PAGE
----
The white wing wood duck (WWWD) Species Survival Plan (SSP) focus is split between problems of captive population and working to support wild population conservation.
We have previously reported on the problems of the captive population. Currently the U.S. SSP population comprises approximately 70 ducks. The majority are 3 years of age and younger as the population sustains upwards of 85–95% losses from mycobacterial disease in certain large collections. In addition, the SSP population exhibits a genetic diversity of only 30%, since all SSP individuals derive from four or five ducks imported into England in the late 1960s.
Our work over the past 7 years has focused on environmental factors significantly contributing to the mycobacterial losses. We are currently addressing these issues in SSP recommendations and in environmental changes at the major holding site of the SSP population. Currently all SSP WWWDs are privately, non-AZA owned. In addition to the primary holding site, the Akron Zoo, in partnership with Hiram College, has opened a Waterfowl Conservation Center for the study and propagation of WWWDs. We operate the facility under quarantine-like conditions, incubator raise the ducklings and control environmental parameters to minimize mycobacterial exposure. Our goal is to produce future generations free of early mycobacteria exposure and raise them past a possible major risk age to allow an alternative source of breeding-aged individuals for SSP institutions. We are hopeful to establish one or two secondary controlled holding/breeding institutions in the future as well.
In addition to partnering for disease-controlled propagation, Hiram College is also participating with us to continue research into the specie’s apparent mycobacterial susceptibility. Dr. Jodi Moderelli of Hiram College is developing a metabolomics project investigating micro-lipids as biological markers for early disease (mycobacteria) recognition in the WWWD.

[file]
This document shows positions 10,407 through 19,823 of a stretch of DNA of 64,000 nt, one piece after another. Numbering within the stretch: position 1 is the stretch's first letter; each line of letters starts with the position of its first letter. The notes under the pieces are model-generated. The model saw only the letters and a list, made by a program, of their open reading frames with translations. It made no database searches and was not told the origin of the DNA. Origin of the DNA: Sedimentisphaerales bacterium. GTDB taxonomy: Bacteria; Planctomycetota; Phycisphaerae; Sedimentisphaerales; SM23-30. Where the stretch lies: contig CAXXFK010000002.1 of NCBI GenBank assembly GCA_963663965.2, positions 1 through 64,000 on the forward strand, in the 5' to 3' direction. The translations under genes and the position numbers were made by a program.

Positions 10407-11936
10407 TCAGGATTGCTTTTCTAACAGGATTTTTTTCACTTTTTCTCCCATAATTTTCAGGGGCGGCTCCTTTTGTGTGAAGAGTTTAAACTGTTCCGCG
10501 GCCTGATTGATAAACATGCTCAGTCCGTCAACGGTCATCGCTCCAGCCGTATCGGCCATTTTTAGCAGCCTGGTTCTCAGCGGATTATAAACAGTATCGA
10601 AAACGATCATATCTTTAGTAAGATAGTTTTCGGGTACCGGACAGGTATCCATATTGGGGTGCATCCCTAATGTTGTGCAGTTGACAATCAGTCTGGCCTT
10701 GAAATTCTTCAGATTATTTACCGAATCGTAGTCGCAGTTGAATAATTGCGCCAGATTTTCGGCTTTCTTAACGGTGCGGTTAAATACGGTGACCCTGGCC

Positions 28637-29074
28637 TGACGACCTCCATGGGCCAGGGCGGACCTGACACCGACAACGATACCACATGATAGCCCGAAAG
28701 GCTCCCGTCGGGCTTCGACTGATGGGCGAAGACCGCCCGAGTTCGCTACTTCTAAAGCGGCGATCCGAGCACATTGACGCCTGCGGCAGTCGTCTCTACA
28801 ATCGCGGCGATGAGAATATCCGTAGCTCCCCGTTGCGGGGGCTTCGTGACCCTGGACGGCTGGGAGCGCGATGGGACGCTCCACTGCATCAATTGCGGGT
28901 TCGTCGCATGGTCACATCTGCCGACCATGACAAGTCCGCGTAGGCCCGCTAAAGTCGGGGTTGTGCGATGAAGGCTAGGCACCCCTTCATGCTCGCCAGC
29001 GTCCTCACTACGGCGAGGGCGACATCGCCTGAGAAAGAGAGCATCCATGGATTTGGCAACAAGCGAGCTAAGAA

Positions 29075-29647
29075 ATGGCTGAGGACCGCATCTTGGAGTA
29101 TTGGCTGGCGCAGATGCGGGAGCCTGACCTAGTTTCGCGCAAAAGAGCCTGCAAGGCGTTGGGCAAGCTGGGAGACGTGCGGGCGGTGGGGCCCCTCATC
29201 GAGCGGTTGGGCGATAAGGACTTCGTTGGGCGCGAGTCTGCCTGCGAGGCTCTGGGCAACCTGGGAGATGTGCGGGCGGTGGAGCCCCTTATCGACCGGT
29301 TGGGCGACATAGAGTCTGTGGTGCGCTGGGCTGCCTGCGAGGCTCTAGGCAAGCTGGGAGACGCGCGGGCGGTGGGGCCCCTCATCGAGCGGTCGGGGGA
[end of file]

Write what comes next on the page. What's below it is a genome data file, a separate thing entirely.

In-situ SSP supported conservation of the specie has been minimal in the past, represented by a single-year Malaysian nest box project in 2001. No full-scale surveys of wild populations have been attempted. This past year we have begun to increase SSP involvement with WWWD conservation. With the help of the WWT and the WCS, we determined that our best area to focus our current conservation efforts is Cambodia. The WCS already has a very good general conservation initiative in place in the Northern Plains and protected forest on the Thailand/Laos border. A concept paper was produced for survey and possible nest protection program. The first phase was undertaken in Feb. 2008. We surveyed several areas of the protected forest and had 10 sightings probably constituting three to four pairs of WWWDs. Interviews with local people and rangers also revealed other sightings and good potential habitats. We are now funding three WWWD projects in Cambodia. Project 1 is to build dry season ponds in protected areas to allow better security and survival of ducks. Project 2 involves protecting a portion of a lake commonly used by WWWDs. This project involves cooperative efforts with a local village which utilizes the lake for fishing. In addition to reducing usage of a portion of the lake, a viewing blind is also being constructed to encourage ecotourism and its resultant financial support of the local village that is cooperating on the project. Project 3 involves moving a bridge and relocating a road in the protected forest to move traffic away from a known WWWD feeding pond. Longer-term projects will include nest protection programs and regional education plans.
We are hopeful that a stable enduring population of WWWDs can be secured both in the captive population as well as in isolated areas in the wild.
1. Miguel D. Saggese, Gary Riggs, Ian Tizard, Gerald Bratton, Robert Taylor, and David N. Phalen. 2007. Gross and microscopic findings and investigation of the aetiopathogenesis of mycobacteriosis in a captive population of white-winged ducks (Cairina scutulata). Avian Pathol. 36(5): 415–422.